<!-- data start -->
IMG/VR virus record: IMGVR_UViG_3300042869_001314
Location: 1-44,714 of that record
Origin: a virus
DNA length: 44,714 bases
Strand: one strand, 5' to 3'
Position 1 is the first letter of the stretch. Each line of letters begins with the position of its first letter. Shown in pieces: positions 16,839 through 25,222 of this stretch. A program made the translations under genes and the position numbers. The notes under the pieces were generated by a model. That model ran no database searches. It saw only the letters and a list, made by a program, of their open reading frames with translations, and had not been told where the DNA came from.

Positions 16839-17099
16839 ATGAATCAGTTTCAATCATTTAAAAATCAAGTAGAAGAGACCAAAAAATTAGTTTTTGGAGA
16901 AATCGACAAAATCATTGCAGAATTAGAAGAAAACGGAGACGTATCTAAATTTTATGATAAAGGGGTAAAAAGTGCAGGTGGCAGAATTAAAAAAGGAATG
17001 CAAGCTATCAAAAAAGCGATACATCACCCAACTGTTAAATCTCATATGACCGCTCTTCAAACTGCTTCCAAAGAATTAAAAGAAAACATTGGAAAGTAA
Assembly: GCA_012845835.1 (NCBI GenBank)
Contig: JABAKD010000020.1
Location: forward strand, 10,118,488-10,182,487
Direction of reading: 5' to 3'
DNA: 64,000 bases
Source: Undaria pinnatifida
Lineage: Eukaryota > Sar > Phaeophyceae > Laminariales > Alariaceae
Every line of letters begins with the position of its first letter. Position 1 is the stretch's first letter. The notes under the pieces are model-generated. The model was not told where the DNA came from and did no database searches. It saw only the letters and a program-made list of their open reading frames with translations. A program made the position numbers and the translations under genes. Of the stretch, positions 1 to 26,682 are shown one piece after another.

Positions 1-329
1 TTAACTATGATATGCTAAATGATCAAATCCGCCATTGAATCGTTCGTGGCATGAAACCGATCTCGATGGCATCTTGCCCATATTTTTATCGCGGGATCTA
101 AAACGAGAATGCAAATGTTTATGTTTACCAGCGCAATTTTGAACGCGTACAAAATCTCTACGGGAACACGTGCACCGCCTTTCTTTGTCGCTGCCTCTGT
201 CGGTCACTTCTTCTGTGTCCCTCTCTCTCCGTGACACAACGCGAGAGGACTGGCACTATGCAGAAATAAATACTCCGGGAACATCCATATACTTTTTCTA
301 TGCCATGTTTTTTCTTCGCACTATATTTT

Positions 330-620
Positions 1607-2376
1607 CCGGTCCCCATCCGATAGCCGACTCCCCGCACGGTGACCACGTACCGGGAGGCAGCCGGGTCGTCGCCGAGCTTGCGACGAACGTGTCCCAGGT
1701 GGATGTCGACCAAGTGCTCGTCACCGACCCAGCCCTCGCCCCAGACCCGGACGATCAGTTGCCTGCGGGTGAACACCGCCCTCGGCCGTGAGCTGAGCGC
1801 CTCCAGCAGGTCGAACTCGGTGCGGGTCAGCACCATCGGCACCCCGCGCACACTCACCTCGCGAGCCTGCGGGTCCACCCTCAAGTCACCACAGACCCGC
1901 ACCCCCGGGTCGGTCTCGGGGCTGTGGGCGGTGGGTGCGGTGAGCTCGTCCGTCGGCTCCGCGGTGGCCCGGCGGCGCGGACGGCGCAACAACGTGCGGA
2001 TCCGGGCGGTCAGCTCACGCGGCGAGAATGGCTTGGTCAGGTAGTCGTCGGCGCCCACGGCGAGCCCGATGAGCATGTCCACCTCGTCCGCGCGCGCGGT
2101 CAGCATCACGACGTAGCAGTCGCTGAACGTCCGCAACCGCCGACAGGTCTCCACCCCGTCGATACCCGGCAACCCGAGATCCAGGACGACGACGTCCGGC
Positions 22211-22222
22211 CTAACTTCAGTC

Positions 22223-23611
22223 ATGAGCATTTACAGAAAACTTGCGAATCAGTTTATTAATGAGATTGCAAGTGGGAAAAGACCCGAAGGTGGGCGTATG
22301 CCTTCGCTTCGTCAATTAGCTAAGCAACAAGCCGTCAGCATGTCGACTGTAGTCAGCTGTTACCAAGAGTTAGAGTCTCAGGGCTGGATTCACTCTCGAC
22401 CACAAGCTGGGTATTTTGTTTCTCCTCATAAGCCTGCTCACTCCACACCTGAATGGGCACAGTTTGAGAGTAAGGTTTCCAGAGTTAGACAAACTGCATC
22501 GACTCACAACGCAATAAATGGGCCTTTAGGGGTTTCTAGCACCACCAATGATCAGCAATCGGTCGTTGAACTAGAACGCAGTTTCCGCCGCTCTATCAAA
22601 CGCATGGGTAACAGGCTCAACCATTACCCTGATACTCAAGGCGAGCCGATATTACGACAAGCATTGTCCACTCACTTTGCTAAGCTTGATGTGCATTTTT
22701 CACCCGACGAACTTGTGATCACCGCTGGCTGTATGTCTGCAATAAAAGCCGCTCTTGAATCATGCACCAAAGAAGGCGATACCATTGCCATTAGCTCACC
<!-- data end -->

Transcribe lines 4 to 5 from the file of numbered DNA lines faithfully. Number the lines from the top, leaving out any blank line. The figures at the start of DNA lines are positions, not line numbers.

DNA length: 44,714 bases
Strand: one strand, 5' to 3'